Deploy a Serverless Python JSON API to Zeit Now

Deploy a Serverless Python JSON API to Zeit Now

Create a Serverless JSON API in Python and deploy it to Zeit Now, a platform for global serverless deployments

Published on November 23, 2018

This post explains how to set up a Serverless Python app serving as a starting point for building a REST API.

What we’ll use:

  • Zeit Now, a serverless platform
  • Python 3 and PyCharm as an IDE
  • PostgreSQL and psycopg2, the most popular PostgreSQL adapter for Python

The end result is a fully working Serverless JSON API serving as a starting point for your project (for instance, hosting your Python microservices without having to provision any servers).

Preliminary Steps

Make sure that you have signed up for a Zeit account and have installed the command line interface, Now CLI. In order to do that, and automatically set up your local environment with the correct credentials to deploy to Zeit Now, you can download and install the macOS client, Zeit Desktop. You’ll have to sign in via the app from the menu bar. Now Desktop also installs Now CLI (the command line interface for Now). We’ll use the Now CLI to deploy our API to Zeit Now.

Project Setup

In this step we will install all requirements on our local machine. I’m using macOS 10.14, so the commands that follow might not correspond exactly to your environment. Run the following commands in Terminal:

  Terminal
cd ~/PycharmProjects
mkdir barebone-serverless-api-zeit-now
cd barebone-serverless-api-zeit-now
touch now.json index.py debugserver.py
charm .

The first step is to configure the deployment settings for Zeit Now. Add the following configuration:

  now.json
{
  "version": 2,
  "name": "barebone-serverless-api-zeit-now",
  "builds": [
    {
      "src": "*.py",
      "use": "@now/python",
      "config": { "maxLambdaSize": "10mb" }
    }
  ]
}

We’ll include an entry point to our API. For now, it will output a basic „Hello World“ example. Add the following code:

  index.py
from http.server import BaseHTTPRequestHandler
import debugserver
import json

class handler(BaseHTTPRequestHandler):

    def do_GET(self):

        self.send_response(200)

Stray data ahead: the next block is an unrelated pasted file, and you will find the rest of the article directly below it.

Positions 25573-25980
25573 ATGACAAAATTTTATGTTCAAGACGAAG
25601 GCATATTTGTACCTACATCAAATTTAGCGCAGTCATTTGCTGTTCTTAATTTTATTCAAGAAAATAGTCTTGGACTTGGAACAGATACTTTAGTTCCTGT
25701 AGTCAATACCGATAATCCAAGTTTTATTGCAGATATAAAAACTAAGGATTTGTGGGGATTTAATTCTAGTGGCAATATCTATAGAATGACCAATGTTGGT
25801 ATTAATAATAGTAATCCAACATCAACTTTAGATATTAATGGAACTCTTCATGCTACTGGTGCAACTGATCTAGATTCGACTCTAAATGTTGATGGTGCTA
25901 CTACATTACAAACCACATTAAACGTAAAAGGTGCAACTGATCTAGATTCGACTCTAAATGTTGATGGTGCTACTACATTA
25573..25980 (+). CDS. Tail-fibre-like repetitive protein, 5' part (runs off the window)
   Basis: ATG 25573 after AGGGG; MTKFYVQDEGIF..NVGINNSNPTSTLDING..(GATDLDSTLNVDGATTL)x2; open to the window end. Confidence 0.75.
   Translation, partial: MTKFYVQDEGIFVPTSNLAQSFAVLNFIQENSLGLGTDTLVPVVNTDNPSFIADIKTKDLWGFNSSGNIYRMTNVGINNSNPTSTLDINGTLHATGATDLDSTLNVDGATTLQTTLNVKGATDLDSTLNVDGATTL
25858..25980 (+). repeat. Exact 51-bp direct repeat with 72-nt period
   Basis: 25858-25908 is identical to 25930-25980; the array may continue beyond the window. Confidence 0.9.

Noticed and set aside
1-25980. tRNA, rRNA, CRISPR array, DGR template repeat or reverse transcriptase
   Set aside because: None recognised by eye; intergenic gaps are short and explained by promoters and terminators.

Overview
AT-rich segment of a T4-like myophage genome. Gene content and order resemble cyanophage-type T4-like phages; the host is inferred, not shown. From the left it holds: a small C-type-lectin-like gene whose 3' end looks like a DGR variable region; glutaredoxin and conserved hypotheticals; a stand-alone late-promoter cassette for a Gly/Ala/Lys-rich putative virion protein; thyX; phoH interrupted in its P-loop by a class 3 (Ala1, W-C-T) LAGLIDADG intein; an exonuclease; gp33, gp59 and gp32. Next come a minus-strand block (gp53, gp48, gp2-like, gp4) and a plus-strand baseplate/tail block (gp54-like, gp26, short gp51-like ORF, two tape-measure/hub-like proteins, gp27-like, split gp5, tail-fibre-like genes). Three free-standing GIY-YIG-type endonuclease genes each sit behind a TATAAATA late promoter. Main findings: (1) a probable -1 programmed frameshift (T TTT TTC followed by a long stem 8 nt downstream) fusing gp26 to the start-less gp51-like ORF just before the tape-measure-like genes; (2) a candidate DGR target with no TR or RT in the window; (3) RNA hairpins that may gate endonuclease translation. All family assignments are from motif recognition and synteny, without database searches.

self.send_header("Content-type", "application/json")
        self.end_headers()

        response = {"hello": "world"}
        self.wfile.write(json.dumps(response).encode("utf-8"))

        return

if __name__ == '__main__':
    debugserver.serve(handler)

In order to test our project locally before deploying to Zeit Now we have to create a custom server to expose our API locally. This enables us to test a specific route of our API via http://localhost:8888 to make sure everything is working as expected before deployment. Add the following in debugserver.py:

  debugserver.py
from http.server import HTTPServer
def serve(handler):
    try:
        port = 8888
        debugserver = HTTPServer(('', port), handler)
        print('Started httpserver on port', port)
        print('http://localhost:' + str(port))
        debugserver.serve_forever()
    except KeyboardInterrupt:
        print('^C received, shutting down the web server')
        debugserver.socket.close()

Now, we can test if everything is working properly by executing the following command:

  Terminal
python3 index.py

The above command will run the server locally (via debugserver.serve()). You’ll be able to check if everything is working by navigating to http://localhost:8888 and see the response {"hello": "world"}:

Hello World

Hello World

You can quit the server with CTRL + C. Deploying the app to Zeit Now takes mere seconds. Just run the following command in Terminal in your project folder.

  Terminal
now

That’s it! As you can see, the deployment only took 16 seconds:

Deployment

Deployment

You can check if everything was correctly deployed to Zeit Now by navigating to the URL you can retrieve from Terminal (it is automatically copied to your clipboard). It should give the identical output {"hello": "world"}, as already seen in the previous step.

In the next steps, we will connect our API with a PostgreSQL database, set up an additional endpoint to retrieve data and finish our boilerplate.

Database Setup

Normally, an API needs to perform operations on a database (i.e. create, read, update and delete, see CRUD). That’s why we will connect our API to a database, in our case a remote PostgreSQL database hosted on AWS RDS.

In our PostgreSQL database, we’ll create a simple table called blog_posts for our purposes by running the following SQL code:

  blog_posts.sql
CREATE TABLE blog_posts (
   id serial primary key,
   title text,
   post text
);
INSERT INTO blog_posts (title, post) VALUES ('A title', 'Lorem ipsum dolor');